- drinking chlorinated and/or fluoridated tap water (on a regular basis),
- using antibacterial soap (on a regular basis), and
- consuming produce that have been sprayed with pesticides (on a regular basis).
Bad breath may stem from an overgrowth of bad bacteria as well as candida yeast.
Candida is normally found in small amounts in the human body. Overproduction of candida yeast, particularly in warm, moist body areas such as the mouth, throat, skin, and genitals are usually the result of:
- taking certain medications including antibiotics, birth control pills, and oral corticosteroids,
- cancer treatments that compromise the immune system,
- having conditions such as diabetes or HIV/AIDS, and
- eating a diet high in sugar, refined grains, and alcohol.
Foods That Cause Bad Breath
Onions and garlic. If you eat foods with strong odors, the smells tend to linger in your breath. As your digestive system breaks down these foods, the sulfuric compounds get absorbed into your bloodstream and eventually enter your lungs and lead to bad breath. Brushing, gargling with mouthwash, or taking a mint will help to cover the smell, but it will not completely go away until the food leaves your body.
Canned tuna. Somehow, tuna from a metal can gives you a fishy breath. To combat this problem, splash some lemon juice on the fish before eating. The smell is caused by trimethylamine (TMA) and the acid in the lemon helps to bind the TMA to water, reducing its odor.
Coffee and alcoholic beverages. They can cause dry mouth and allow bacteria to multiply as there is less saliva to wash them away. Therefore, drink plenty of water after having these beverages.
Sticky foods. Caramels and other types of sticky foods can adhere to your teeth and cause decay and bad breath. Either avoid these foods or brush after eating.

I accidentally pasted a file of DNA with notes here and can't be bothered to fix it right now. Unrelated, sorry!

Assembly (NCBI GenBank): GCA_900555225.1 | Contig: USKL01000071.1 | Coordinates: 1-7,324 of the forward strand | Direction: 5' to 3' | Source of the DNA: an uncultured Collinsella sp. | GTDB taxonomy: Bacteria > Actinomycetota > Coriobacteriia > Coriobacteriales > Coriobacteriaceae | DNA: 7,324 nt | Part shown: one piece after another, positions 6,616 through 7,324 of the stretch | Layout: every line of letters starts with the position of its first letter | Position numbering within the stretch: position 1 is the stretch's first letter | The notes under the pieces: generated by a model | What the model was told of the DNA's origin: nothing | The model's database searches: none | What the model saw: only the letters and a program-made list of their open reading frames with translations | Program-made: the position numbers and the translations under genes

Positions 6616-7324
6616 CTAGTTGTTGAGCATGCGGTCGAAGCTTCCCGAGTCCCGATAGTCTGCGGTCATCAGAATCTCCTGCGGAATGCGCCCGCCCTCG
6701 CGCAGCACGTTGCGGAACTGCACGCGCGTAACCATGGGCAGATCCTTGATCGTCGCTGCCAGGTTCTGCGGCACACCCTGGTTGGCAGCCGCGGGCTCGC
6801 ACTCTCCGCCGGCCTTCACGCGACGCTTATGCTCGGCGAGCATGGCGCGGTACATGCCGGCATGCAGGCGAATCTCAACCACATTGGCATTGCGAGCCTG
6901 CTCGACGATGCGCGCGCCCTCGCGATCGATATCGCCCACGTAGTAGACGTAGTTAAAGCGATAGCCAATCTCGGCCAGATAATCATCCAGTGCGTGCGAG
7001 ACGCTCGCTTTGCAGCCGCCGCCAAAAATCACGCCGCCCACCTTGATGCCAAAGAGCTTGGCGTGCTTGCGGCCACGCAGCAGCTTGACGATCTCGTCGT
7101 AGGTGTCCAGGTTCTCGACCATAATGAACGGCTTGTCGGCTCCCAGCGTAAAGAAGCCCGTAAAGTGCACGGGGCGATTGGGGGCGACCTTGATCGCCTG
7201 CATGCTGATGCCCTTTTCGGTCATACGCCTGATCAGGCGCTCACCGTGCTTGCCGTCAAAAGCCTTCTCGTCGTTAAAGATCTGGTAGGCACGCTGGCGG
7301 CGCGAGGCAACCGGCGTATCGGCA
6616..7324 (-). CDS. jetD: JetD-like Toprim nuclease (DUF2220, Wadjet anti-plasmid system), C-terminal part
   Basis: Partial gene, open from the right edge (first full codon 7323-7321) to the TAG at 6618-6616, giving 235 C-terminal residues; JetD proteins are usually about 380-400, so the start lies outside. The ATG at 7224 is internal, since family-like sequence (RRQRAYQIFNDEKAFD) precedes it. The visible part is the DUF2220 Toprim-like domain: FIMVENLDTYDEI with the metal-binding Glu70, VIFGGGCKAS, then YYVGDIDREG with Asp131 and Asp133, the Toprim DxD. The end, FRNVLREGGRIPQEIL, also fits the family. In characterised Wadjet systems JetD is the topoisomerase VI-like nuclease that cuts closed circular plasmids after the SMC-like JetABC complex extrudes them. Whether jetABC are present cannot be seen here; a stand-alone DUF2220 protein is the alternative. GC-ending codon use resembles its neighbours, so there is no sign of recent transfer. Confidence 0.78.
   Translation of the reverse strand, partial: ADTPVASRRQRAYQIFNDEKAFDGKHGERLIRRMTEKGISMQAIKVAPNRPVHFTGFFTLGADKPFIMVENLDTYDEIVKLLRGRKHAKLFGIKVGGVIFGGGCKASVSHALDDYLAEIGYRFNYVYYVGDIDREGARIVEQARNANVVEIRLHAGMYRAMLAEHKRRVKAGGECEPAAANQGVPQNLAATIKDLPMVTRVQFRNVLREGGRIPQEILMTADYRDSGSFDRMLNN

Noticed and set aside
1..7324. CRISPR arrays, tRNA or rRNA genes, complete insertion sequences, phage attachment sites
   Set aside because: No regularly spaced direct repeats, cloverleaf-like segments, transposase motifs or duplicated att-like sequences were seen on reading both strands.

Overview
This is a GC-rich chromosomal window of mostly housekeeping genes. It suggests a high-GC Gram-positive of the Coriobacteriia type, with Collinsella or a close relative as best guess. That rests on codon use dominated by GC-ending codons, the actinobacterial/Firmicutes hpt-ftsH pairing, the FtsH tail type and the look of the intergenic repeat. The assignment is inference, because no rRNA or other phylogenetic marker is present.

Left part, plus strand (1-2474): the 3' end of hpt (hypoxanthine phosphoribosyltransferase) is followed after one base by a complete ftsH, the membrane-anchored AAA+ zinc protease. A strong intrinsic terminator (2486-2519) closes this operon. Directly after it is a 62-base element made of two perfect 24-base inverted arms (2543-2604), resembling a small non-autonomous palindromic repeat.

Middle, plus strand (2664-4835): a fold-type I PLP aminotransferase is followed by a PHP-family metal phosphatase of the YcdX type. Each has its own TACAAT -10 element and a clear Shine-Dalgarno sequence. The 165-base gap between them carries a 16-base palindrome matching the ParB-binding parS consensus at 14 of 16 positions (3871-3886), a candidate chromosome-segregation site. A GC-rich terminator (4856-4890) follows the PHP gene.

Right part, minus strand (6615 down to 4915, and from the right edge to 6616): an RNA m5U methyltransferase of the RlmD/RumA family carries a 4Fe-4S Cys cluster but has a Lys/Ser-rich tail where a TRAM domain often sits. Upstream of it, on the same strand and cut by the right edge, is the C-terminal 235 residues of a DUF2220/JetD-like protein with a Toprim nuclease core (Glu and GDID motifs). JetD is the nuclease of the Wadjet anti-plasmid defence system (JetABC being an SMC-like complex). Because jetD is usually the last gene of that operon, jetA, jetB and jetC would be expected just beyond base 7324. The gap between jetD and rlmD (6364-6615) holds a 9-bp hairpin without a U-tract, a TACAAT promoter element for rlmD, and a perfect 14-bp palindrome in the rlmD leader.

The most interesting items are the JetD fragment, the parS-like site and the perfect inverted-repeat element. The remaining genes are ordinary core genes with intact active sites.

Sugary foods and sweetened beverages. They coat your teeth with sugar and cause decay. Unfortunately, most will not think of brushing after consuming these foods and drinks.
Smoking and chewing tobacco. Apart from their own smells, tobacco particles collect in your teeth and lead to bacteria growth the same way food does.
Remedies For Chronic Bad Breath
To truly combat bad breath, work on addressing the root cause of your problem.
Improve oral hygiene.
- Brush twice a day.
- Floss at least once a day though preferably every time after you eat to remove the food particles stuck between the teeth and gums.
- Always rinse with water after eating or drinking something sweet.
- Scrape your tongue (with a tongue scrapper) once a day to remove the overgrowth of bacteria on the surface of the tongue.
- Take a probiotic lozenge that contains these two strains of good bacteria – Streptococcus salivarius K12 and Streptococcus salivarius M18. Studies found that they are very effective against bad breath.
Drink water throughout the day to prevent dry mouth. Know that alcohol-based mouthwashes actually make the mouth dry, which will exacerbate the problem.
Enhance your gut health by boosting the good bacteria.
- Eat fermented foods everyday. They include all sorts of fermented or pickled vegetables, unsweetened yogurt and kefir (fermented milk), and kombucha (fermented tea).
- Take a probiotic supplement daily to increase your good bacteria count.
Avoid taking antibiotics unless it is absolutely necessary. Avoid being exposed to low-dose antibiotics and pesticides by buying organic meats and produce.
If you have candida yeast overgrowth, change your diet by eliminating sugars and grains until your problem is resolved. For severe cases, you may also need to use anti-fungal medications or herbs to get rid of the candida.